That's true. I forgot that they only have one spot for 2013 worlds, so if she finishes in the top 2, they get 3 spots for the 2014 Olympics & Worlds. If she finishes in the top 10, they get 2. However, that solidifies my feeling that she feels an obligation to get these extra spots, either from within herself or from others, even if it's only a secondary reason. If she doesn't compete next year, then they'll most likely end up with zero or 1 spot for the 2014 Olympics, unless if someone else qualified via Nebelhorn.

Agree.


:cheer2: :saint:
What a great news!! I'm so excited!
More translations from press conference.
http://yunaforum.com/forum/index.php?showtopic=3900&view=findpost&p=103870


"Because training's so hard & I felt so pressured, life as an athlete was so tough for me. OTOH I felt a bit regretful. I felt like if I retire now because of pressure I may end up regretting it later."

"I didn't choose to go to Sochi just for the IOC member qualification. Of course, I must compete in Sochi in order to qualify, but as I said there was a bit of regret. I thought I may be able to compete calmly if I didn't set such high expectations."

"I felt very sorry for many of the younger skaters because they were training so hard. I was motivated to see them train even harder than me at that age. For them, I'll go to the Worlds and earn more spots. I want to create memories w/ them (going to competitions)."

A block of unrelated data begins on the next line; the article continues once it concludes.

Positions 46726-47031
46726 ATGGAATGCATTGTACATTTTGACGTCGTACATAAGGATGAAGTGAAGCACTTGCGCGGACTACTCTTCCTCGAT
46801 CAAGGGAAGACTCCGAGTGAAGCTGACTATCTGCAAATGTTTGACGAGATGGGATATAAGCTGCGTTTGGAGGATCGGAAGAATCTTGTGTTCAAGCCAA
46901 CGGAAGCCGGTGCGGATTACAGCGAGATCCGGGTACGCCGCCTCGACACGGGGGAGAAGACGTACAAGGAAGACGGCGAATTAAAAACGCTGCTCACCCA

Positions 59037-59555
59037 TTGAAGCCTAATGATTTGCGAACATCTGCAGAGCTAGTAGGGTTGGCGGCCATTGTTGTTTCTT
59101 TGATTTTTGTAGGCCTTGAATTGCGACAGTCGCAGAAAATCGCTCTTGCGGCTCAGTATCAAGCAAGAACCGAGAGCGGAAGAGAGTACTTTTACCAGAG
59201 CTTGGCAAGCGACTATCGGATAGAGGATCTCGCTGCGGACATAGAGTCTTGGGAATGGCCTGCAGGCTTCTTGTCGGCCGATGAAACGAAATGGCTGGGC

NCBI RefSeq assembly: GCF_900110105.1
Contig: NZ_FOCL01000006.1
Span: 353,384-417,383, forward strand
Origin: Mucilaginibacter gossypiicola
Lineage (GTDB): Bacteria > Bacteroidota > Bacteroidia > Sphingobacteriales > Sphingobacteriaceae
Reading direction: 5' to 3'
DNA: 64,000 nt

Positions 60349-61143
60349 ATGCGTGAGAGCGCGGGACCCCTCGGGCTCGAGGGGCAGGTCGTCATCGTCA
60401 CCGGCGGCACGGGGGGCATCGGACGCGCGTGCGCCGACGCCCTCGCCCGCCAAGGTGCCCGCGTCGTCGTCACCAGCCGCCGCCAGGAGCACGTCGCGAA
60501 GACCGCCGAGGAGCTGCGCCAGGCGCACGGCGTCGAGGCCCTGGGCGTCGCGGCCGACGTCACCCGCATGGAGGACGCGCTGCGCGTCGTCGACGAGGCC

senorita
07-03-2012, 09:10 AM
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senorita
07-03-2012, 09:13 AM
Oh yes. Yu-na for the win. I'd love it if she could defend that title. I have nothing against the Russians - but I have everything against the "let's have 50 girls work on 3-3s and most difficult jumps - most of them will never make it, but as long as one comes through in the right time period between eligibility and onset of puberty and wins that Gold, we just don't care." - mentality.

Yes but then Mao and Yuna started with the same mentality. Remember the jumps Mao used to do when she beated Sasha and Irina? And Liza and Adelina will be over 17 in the Sochi Olys, and will have competed in seniors 2 seasons plus the one they already did compete in Gp. Yuna was less than 17 when she competed in her first Worlds and won the bronze. And you know when Mao started her senior career. I dont see a difference between their path so far and the Russians or whoever starts now.


Do you know you are demanding a world title from someone who has been eating potato chips for last year and a half, and the competition is only half year ahead?

Plushenko was eating pizza and chocolate a year before Vancouver, I think Yuna looks in much better shape than he did in 2008

Glacier cat
07-03-2012, 10:18 AM
Originally Posted by RumbleFish
Do you know you are demanding a world title from someone who has been eating potato chips for last year and a half, and the competition is only half year ahead?
Plushenko was eating pizza and chocolate a year before Vancouver, I think Yuna looks in much better shape than he did in 2008
Agree. The situation of Plushenko was more mess. He had to lose 10 kilos in 2009. But Yuna looks great still now :)

Iceman
07-03-2012, 12:32 PM
I think she is too psychologically fragile for this to materialize.